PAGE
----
The following Table 1 shows haemorrhagic and ischemic frequency among stroke patients.

  Frequency Percent Valid percent Cumulative percent
Valid HR 21 42 42 42
IS 29 58 58 100
Total 50 100 100  

Table 1: Haemorrhagic and ischemic frequency among stroke patients.

  Frequency Percent Valid percent Cumulative percent
Valid present 12 24 24 24
absent 38 76 76 100
Total 50 100 100  

Table 2A: AKI.

  Frequency Percent Valid Percent Cumulative Percent
Valid stage I 6 12 12 12
stage II 4 8 8 20
stage III 2 4 4 24
None 38 76 76 100
Total 50 100 100  

Table 2B: Stage.

Blood urea levels as well as serum creatinine were considerably increased in haemorrhagic patients with stroke (Blood urea= 68.22 ± 47.81) (Creatinine= 1.69 ± 1.17) than in ischemic stroke patients (Blood urea= 45.03 ± 18.39) (Creatinine=1.05 ± 0.60) at baseline. In contrast to ischemic stroke patients (86.60 ± 26.73),haemorrhagic stroke patients (56.09 ± 28.41) had considerably reduced e-GFR. Almost all AKI patients were found to have diabetes. The following Table 3 showed strong correlation between diabetes and AKI which was quite significant (P=0.001).

  Diabetes N Mean Std. Deviation Std. Error Mean
AKI Present 31 1.6129 0.49514 0.08893
Absent 19 2 0 0

Table 3: Group statistics.

Other indicators such as creatinine and urea, levels, fasting glucose levels, systolic blood pressure, diastolic blood pressure, and MAP were greater in AKI patients than in patients, with no AKI, although the variation wasn't significant statistically. The mean values are given in the following Table 4.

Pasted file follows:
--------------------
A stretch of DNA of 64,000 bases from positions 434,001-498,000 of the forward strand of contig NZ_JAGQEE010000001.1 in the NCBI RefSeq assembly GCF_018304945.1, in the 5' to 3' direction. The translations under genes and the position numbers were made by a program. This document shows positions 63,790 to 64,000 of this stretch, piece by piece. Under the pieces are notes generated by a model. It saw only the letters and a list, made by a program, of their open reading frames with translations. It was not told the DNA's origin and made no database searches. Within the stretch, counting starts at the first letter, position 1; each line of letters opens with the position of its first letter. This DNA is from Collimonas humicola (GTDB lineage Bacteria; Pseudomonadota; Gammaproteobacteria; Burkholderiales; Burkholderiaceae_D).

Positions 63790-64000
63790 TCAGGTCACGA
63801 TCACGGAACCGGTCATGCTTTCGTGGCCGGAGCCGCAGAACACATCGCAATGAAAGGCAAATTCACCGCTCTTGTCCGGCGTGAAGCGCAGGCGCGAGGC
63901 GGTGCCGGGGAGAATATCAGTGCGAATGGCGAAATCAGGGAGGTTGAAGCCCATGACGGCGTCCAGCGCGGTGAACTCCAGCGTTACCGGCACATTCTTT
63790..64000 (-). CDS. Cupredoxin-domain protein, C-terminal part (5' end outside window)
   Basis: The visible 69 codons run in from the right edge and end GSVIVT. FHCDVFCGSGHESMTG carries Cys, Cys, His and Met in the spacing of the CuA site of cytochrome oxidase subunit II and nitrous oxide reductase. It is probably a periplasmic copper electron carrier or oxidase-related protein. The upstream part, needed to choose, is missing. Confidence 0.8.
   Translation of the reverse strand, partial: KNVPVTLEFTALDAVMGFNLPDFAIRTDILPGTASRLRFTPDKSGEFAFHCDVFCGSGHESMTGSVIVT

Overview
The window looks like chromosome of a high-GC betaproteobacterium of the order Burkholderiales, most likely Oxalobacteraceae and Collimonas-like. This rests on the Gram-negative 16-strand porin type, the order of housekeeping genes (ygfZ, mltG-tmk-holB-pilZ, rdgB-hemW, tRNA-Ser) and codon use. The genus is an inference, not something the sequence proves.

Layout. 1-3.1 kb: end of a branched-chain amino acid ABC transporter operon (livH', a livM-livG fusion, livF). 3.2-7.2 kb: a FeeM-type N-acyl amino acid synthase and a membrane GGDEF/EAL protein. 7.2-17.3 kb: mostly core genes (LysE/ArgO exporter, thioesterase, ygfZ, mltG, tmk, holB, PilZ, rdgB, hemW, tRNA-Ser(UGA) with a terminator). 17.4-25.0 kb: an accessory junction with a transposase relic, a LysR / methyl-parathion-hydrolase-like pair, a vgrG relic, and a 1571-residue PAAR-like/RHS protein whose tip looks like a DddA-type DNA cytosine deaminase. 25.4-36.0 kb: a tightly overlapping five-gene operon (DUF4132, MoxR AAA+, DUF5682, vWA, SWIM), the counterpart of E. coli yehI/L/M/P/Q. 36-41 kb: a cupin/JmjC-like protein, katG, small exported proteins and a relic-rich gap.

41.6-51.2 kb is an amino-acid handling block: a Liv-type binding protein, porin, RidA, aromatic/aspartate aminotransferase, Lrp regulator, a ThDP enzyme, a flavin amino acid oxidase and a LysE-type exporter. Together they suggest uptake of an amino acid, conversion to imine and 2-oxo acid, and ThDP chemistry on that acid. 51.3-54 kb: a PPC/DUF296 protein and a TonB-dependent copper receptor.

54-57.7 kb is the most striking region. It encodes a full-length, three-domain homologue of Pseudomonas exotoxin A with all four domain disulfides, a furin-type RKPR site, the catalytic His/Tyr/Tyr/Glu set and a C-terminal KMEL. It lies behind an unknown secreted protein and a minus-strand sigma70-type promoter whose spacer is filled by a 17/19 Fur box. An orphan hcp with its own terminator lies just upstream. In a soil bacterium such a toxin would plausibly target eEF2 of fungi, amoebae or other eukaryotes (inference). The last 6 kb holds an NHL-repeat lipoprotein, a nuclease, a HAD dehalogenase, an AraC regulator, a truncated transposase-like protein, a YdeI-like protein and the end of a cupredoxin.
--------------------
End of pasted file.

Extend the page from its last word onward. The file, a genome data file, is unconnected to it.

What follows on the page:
Creatinine Urea Fasting glucose level SBP DBP MAP
AKI 1.95 ± 2.10 59.89 ± 38.55 110 ± 22 160 ± 17 96 ± 13 117.21 ± 14.26
Non-AKI 1.77 ± 1.85 52.85 ± 34.45 107 ± 20 158 ± 18 97 ± 13 118.52 ± 14.54

Table 4: Mean values.

The period of hospitalization was substantially longer in patients with stroke having AKI. Subgroup analyses of ischemic and haemorrhagic stroke patients yielded comparable results.

However, the hospitalization period was found to be more in haemorrhagic stroke patients (12 ± 5 days) in contrast to ischemic stroke patients (9 ± 2 days). GCS score less than 10, AKI, stroke type, as well as need for kidney replacement treatment for AKI were related with a prolonged hospitalization. AKI was observed to be predicted with haemorrhagic stroke, old age, diabetes mellitus, as well as a higher baseline creatinine levels. Out of 50 patients, 7 patients died which showed 14% mortality rate in stroke patients. 5 patients out of 7 was with AKI showing strong correlation of acute renal failure with mortality. The following table V showed AKI relation with mortality rate (Table 5).